Fans of the show The Expanse will undoubtedly know about Ceres Station, with its six million inhabitants, artificial gravity, extensive tube train network, and the hundreds of ships docked there on any given day. While this might be the case a few hundred years from now, today the dwarf planet Ceres is a large spherical rock orbiting in the asteroid belt with a semi-major axis (average distance) of 257 million miles (414 million kilometers) from the Sun.
Being the largest object in the asteroid belt, it’s no coincidence that Ceres was the first asteroid belt object to be discovered when Giuseppe Piazzi spotted it in 1801. Ceres is named for the Roman goddess of corn and harvests, and the word “cereal” comes from the same name. Ceres is classified as a dwarf planet, having this designation since 2006. While it comprises 25% of the total mass of the asteroid belt, the dwarf planet Pluto is still 14 times more massive. As noted, Ceres is a dwarf planet like Pluto, and it received this designation in 2006 by the International Astronomical Union, which also resulted in the demotion of Pluto from full-fledged planet to dwarf planet.
Ceres was studied extensively by the Dawn spacecraft from 2015 to 2018, becoming the first spacecraft to orbit a dwarf planet. During its mission, Dawn discovered that Ceres possibly formed much farther from the Sun than where the dwarf planet currently resides today. The spacecraft found ammonia on the surface of Ceres, which requires much colder temperatures—beyond the orbit of Jupiter—to condense.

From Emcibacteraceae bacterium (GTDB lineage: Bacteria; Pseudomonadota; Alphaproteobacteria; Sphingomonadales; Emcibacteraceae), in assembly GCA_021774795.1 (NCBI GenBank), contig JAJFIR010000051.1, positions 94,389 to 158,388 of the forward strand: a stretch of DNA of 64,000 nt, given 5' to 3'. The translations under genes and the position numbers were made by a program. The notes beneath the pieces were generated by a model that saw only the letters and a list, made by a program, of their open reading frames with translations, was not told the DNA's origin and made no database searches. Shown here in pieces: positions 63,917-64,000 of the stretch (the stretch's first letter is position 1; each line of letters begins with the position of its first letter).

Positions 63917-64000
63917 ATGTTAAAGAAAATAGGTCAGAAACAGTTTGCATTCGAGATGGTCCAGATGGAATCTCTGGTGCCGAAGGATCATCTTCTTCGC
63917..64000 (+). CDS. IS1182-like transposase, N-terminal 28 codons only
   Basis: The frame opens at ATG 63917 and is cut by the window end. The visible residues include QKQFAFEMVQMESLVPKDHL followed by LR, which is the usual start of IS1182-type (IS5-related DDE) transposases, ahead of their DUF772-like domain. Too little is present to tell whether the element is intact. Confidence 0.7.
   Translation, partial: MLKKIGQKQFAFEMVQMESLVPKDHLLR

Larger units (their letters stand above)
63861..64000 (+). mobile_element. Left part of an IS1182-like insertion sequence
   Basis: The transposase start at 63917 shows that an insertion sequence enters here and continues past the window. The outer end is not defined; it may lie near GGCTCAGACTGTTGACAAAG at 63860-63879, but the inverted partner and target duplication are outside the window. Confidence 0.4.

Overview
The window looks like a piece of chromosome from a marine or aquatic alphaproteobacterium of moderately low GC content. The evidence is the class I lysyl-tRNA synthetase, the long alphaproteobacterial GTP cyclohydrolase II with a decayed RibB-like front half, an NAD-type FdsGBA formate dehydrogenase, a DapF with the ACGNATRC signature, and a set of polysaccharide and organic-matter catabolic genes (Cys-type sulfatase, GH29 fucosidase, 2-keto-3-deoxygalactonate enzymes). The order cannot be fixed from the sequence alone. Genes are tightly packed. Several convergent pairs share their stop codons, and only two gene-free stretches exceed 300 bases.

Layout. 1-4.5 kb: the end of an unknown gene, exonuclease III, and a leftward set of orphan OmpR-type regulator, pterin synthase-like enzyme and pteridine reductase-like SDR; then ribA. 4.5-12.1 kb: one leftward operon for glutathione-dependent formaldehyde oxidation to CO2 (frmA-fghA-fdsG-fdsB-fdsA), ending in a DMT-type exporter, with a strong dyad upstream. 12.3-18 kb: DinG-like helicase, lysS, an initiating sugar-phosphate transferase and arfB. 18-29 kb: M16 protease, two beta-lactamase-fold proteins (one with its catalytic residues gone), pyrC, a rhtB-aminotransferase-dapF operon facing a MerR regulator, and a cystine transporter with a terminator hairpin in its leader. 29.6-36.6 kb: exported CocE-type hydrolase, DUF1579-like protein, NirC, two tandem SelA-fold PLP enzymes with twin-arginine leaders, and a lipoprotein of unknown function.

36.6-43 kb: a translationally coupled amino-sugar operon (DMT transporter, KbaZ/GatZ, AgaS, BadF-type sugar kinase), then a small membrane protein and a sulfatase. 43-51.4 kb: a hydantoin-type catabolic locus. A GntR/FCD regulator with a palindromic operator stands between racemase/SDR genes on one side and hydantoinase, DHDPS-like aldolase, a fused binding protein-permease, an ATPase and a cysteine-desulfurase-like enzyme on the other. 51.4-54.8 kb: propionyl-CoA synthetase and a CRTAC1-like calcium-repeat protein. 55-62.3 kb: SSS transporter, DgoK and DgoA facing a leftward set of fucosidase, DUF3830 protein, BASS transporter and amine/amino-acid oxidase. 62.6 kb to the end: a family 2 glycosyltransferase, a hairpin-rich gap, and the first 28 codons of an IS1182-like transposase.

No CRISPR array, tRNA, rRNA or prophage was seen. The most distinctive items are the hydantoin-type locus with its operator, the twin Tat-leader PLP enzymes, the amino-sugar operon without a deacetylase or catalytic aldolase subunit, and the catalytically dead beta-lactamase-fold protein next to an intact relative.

Ceres is mostly known for its mysterious bright spots imaged by the Dawn spacecraft as it approached the dwarf planet in 2015. Scientists now believe these bright spots are salt deposits leftover from brine, or salt-enriched water, emanating from Ceres’ interior. With no atmosphere, this salt-enriched liquid exposed to space would immediately evaporate, leaving behind a kind of salt crust on the surface. While this might indicate a liquid ocean within Ceres, some experts remain unconvinced.
While the Dawn mission ended in 2018, a proposed mission called the Ceres Polar Lander would send an orbiter-lander combo to Ceres, dropping the lander at its north pole to search for clues about life. The mission would use the same kind of soft-landing techniques NASA has used to land spacecraft on Mars.
As always, keep doing science & keep looking up!